Officials at the Department for Education and Employment have told Gillian Shephard, the Secretary of State, that spending per student has fallen by one-third since 1989 and will fall by a further fifth in the next three years if new money is not found. The universities hope she will use the evidence to argue their case in this year's public expenditure round, but the report, which has been passed to the Independent, is bound to embarrass her.
She has maintained that cuts of 50 per cent in capital funding over three years could be largely restored through business sponsorship and that most of the cuts of 5 per cent (in real terms) of overall spending, announced in last November's Budget, could be absorbed through efficiency gains.
The report, the result of a joint working group between officials and the universities, reveals that the number of students per lecturer has gone up from 10 in 1986 to 16 today.
It maintains that quality has not yet been affected by cash shortages, with the percentage of students gaining a 2:1 or a first rising from 48 to 50 per cent between 1991 and 1994. However, vice-chancellors fear that quality will be hit before the end of the century if the Chancellor does not reverse the cuts.
Although most universities will try to reduce jobs through natural wastage and redeployment, the majority will be unable to make the necessary cuts without compulsory redundancies. Five per cent of the total 60,000 academic staff in universities and higher education colleges will have to go if they are to balance their books.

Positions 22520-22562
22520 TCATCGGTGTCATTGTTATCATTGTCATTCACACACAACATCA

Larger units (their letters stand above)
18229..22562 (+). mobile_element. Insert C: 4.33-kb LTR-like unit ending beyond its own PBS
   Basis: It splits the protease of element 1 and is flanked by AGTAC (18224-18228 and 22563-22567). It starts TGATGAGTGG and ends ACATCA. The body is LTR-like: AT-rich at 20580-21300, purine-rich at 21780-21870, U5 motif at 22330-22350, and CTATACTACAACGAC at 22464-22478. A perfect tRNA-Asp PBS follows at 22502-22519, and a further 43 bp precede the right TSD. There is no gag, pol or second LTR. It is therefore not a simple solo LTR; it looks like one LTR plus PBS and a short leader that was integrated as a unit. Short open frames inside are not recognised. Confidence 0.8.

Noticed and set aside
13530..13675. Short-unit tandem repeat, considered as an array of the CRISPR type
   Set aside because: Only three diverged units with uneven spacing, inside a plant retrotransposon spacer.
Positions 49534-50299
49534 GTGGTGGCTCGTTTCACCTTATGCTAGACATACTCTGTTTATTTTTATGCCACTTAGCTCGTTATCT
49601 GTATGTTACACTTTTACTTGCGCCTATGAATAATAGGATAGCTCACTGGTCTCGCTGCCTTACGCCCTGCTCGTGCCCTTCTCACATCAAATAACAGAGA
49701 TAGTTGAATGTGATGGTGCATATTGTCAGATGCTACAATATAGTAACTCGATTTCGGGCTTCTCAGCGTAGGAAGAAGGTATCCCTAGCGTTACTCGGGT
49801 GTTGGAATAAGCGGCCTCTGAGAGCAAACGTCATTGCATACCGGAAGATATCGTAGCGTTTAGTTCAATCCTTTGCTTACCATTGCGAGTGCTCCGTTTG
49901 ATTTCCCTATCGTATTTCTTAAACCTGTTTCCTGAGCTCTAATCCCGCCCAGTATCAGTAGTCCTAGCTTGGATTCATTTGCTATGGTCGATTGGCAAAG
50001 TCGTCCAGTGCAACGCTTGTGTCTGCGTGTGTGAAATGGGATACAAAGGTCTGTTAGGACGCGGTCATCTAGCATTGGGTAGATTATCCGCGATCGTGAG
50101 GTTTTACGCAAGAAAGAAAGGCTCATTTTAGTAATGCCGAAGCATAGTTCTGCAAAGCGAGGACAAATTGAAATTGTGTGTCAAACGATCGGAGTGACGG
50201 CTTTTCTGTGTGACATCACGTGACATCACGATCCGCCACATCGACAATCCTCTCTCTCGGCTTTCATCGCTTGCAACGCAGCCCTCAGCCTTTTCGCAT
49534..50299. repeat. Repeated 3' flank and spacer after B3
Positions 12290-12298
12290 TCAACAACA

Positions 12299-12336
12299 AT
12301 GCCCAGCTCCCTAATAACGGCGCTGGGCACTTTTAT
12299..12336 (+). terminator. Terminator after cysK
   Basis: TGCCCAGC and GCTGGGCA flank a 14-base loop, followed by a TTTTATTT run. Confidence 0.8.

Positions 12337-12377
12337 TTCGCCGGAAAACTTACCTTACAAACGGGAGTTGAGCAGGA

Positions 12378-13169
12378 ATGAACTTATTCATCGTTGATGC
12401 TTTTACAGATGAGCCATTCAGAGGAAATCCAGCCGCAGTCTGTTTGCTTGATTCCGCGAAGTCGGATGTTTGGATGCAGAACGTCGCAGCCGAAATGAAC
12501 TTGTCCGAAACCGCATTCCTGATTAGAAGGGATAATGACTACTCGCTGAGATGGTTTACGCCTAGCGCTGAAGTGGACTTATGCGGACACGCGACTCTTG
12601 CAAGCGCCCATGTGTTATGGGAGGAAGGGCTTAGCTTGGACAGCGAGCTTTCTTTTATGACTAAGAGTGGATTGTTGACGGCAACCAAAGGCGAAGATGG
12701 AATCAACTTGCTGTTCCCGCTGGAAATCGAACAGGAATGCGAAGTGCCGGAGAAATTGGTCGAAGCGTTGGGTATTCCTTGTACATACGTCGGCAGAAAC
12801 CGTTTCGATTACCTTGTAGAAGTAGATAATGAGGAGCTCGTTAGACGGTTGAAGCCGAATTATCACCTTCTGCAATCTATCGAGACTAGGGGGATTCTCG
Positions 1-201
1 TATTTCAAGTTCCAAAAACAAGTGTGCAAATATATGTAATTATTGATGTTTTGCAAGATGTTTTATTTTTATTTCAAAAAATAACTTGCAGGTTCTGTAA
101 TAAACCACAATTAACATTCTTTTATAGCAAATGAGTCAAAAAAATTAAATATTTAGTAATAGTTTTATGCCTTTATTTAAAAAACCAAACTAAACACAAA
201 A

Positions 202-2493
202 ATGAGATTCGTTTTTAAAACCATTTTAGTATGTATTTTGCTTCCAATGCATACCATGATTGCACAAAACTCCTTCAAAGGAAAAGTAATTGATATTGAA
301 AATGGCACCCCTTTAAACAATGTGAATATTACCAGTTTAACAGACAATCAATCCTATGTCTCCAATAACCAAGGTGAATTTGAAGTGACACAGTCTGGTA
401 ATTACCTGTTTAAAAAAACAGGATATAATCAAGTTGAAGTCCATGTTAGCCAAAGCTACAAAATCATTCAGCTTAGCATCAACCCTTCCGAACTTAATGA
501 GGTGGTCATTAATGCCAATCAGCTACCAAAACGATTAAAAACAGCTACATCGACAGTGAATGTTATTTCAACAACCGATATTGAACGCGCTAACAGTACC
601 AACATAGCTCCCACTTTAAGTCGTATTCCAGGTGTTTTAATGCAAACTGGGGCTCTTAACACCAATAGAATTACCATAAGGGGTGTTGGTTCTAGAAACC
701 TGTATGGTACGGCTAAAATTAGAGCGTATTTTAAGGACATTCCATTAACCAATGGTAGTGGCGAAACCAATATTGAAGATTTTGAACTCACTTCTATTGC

Each member of staff has 40 per cent more students than in 1989 and the level is set to continue to rise. The universities' assets are set to decline by pounds 90m in the next four years, leaving them with no financial cushion at all, the report says. Spending on equipment, which stood at pounds 260m in 1994-95, will drop by 70 per cent in the current financial year, it says.
Diana Warwick, chief executive of the Committee of Vice Chancellors and Principals, said: "There is a weight of evidence here that it will be difficult to ignore." A Department for Education spokesman said the views in the reports were those of the universities, although they had been written jointly with officials. "We will certainly take account of what the reports say as part of the public expenditure round. It is up to universities and colleges to manage their own affairs."
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